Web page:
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TCU 360

TCU 360

All TCU. All the time.

TCU 360

Open carry and campus carry bills could affect Fort Worth

When students return from fall break, a new option will be brewing at Union Grounds in the Brown-Lupton University Union.

Next Wednesday, the coffee shop will begin offering organic Fair Trade blends from a local business called Aduro Bean.

The new option is the result of years of feedback from students who requested that the university provide Fair Trade coffee, said Kelly Raw, marketing manager for Dining Services.

It could be legal to holster a sidearm in plain sight in Texas by the fall.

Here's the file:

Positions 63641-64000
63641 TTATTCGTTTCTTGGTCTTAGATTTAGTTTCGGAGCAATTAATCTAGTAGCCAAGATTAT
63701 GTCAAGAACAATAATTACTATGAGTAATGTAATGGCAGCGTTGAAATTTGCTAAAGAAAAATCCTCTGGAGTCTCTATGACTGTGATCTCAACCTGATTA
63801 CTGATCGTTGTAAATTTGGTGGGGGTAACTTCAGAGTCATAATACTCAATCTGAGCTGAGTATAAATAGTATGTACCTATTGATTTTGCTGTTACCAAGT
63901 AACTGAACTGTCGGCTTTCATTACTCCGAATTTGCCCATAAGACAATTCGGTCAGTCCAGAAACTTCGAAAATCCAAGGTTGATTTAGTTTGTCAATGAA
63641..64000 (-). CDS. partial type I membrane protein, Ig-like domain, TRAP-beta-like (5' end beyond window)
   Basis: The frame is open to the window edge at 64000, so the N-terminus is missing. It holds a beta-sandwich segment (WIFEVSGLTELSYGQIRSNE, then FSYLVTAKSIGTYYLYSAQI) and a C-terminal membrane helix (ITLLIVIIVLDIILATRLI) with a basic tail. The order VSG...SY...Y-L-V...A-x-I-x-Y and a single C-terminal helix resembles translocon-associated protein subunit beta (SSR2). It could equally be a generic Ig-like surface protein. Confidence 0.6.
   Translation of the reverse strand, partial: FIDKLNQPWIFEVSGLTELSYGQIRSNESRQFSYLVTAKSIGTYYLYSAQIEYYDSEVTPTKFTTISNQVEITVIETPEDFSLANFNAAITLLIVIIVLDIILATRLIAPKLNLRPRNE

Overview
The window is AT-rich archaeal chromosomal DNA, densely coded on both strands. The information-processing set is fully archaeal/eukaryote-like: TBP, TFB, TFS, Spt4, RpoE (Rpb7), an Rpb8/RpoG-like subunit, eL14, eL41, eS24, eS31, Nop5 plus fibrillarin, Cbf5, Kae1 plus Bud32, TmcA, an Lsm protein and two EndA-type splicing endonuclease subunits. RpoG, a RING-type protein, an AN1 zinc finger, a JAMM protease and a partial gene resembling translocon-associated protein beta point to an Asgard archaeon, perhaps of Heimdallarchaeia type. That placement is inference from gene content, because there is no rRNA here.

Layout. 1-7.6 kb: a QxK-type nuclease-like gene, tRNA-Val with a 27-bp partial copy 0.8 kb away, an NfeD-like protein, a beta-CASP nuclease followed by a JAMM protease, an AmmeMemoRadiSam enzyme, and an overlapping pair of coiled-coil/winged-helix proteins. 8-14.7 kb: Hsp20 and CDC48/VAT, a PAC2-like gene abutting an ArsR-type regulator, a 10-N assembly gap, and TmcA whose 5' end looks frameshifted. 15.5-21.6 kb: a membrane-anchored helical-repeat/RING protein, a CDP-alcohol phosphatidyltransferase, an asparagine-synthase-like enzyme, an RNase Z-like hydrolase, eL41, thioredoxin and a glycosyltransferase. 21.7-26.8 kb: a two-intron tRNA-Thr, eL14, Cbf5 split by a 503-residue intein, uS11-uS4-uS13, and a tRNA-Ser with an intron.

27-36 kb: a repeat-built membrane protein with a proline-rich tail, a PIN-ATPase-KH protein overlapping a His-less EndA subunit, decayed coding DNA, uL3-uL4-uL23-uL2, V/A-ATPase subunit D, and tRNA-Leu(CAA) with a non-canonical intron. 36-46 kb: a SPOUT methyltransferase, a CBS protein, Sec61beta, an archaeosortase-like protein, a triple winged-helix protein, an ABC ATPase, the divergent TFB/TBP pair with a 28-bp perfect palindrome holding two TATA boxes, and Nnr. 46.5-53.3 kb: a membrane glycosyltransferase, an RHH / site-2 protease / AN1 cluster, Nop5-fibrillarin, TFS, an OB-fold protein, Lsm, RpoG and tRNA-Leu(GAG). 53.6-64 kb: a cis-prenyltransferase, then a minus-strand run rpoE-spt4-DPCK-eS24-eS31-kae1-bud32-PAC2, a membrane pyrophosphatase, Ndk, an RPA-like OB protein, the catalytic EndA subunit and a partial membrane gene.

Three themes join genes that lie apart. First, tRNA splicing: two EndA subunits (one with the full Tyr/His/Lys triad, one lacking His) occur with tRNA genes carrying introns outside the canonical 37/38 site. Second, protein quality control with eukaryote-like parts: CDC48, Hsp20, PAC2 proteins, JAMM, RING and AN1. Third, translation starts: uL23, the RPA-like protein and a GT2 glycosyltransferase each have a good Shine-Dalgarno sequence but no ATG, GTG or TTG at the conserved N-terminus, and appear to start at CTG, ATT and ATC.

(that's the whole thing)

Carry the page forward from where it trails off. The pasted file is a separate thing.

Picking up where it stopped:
It’s already legal to carry a concealed handgun, but Texas is one of six states that prohibit open carry. California, Florida, Illinois, New York and South Carolina are the other states with the ban.
The Texas Senate has approved bills that would allow open carry and campus carry for licensed gun holders. Both bills are pending in the House. Gov. Greg Abbott said he will sign open carry legislation into law.
Private businesses, such as restaurants and stores, could prohibit firearms, and private universities, such as TCU, could also opt out of this law, by banning weapons on school property.
“We are a private university, so the rules and regulations can change,” said TCU Police Lt. Ramiro Abad. “It all depends on the verbiage.”
Students’ reactions to the bills are mixed.
“I feel like this bill might make everyone feel more inclined to getting a firearm for their own protection, which makes sense, but in the end would not make the streets feel safer,” said Cait Faber, a second-year strategic communication at TCU.

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